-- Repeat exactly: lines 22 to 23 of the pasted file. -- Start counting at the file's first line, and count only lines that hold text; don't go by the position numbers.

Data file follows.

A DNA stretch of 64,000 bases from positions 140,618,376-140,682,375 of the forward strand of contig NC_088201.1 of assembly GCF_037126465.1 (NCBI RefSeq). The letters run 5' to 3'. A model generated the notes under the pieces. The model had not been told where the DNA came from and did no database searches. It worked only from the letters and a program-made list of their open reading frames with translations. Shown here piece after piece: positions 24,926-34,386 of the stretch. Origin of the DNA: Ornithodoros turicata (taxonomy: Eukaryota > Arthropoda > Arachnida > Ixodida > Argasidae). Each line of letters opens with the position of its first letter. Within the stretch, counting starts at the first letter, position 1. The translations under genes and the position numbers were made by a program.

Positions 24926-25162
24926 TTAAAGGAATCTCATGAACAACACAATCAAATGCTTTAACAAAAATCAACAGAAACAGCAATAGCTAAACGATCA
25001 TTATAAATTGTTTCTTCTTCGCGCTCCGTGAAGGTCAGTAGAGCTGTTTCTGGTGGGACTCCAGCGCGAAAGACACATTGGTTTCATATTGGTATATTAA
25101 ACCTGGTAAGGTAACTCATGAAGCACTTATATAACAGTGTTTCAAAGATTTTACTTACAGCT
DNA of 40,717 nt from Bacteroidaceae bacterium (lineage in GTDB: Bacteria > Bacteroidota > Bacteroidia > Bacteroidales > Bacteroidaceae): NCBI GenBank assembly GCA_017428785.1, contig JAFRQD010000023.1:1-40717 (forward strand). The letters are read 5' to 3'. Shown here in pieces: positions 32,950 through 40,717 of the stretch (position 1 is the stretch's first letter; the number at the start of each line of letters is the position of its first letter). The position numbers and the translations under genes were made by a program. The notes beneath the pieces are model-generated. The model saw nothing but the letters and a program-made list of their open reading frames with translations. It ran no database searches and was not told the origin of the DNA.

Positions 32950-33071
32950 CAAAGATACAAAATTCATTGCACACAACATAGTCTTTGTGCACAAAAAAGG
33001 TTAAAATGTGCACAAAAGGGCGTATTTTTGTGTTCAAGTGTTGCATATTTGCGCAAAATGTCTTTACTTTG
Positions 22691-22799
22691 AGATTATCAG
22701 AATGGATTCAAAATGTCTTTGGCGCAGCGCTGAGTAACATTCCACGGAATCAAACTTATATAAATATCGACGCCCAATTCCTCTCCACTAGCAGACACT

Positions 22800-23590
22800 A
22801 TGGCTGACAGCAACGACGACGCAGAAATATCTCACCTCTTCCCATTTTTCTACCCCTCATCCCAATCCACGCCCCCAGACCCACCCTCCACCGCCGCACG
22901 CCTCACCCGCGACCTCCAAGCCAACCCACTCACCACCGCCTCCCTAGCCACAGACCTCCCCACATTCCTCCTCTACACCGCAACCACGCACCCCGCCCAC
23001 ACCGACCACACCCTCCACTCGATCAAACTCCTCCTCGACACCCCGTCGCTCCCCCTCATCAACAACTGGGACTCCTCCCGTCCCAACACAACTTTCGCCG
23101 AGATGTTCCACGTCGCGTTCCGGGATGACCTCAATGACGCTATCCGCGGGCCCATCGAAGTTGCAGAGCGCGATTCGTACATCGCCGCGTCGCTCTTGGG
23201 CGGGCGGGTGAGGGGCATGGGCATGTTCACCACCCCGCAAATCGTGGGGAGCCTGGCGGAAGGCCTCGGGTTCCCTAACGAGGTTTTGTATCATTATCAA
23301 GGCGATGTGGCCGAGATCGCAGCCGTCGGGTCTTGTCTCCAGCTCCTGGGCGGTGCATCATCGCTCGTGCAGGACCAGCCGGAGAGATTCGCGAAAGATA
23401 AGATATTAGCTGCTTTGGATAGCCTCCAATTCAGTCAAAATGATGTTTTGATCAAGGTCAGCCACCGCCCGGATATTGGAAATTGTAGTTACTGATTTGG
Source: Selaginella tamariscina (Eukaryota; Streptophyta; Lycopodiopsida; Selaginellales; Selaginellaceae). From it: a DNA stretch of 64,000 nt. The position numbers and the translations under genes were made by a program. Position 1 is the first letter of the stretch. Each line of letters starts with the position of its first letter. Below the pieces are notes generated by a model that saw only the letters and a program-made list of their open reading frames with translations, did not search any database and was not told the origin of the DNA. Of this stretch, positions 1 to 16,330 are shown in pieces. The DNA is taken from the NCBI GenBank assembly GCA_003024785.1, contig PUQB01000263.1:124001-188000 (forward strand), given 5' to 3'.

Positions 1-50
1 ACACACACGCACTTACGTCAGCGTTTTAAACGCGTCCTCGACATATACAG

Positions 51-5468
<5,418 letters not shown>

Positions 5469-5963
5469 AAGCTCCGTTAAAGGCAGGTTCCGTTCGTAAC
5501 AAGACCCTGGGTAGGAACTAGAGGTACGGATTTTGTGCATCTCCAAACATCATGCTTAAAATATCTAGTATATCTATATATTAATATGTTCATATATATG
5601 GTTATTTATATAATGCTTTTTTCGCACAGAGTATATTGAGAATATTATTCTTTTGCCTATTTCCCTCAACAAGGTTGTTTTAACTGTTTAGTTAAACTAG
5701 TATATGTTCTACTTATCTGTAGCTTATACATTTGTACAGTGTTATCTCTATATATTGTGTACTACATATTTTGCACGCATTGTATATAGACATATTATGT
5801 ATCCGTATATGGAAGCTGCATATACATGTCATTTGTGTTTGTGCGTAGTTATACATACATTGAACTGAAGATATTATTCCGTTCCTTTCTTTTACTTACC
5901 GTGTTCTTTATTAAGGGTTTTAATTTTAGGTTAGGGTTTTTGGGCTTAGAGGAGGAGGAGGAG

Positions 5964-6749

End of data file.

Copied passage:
Source: Selaginella tamariscina (Eukaryota; Streptophyta; Lycopodiopsida; Selaginellales; Selaginellaceae). From it: a DNA stretch of 64,000 nt. The position numbers and the translations under genes were made by a program. Position 1 is the first letter of the stretch. Each line of letters starts with the position of its first letter. Below the pieces are notes generated by a model that saw only the letters and a program-made list of their open reading frames with translations, did not search any database and was not told the origin of the DNA. Of this stretch, positions 1 to 16,330 are shown in pieces. The DNA is taken from the NCBI GenBank assembly GCA_003024785.1, contig PUQB01000263.1:124001-188000 (forward strand), given 5' to 3'.

Positions 1-50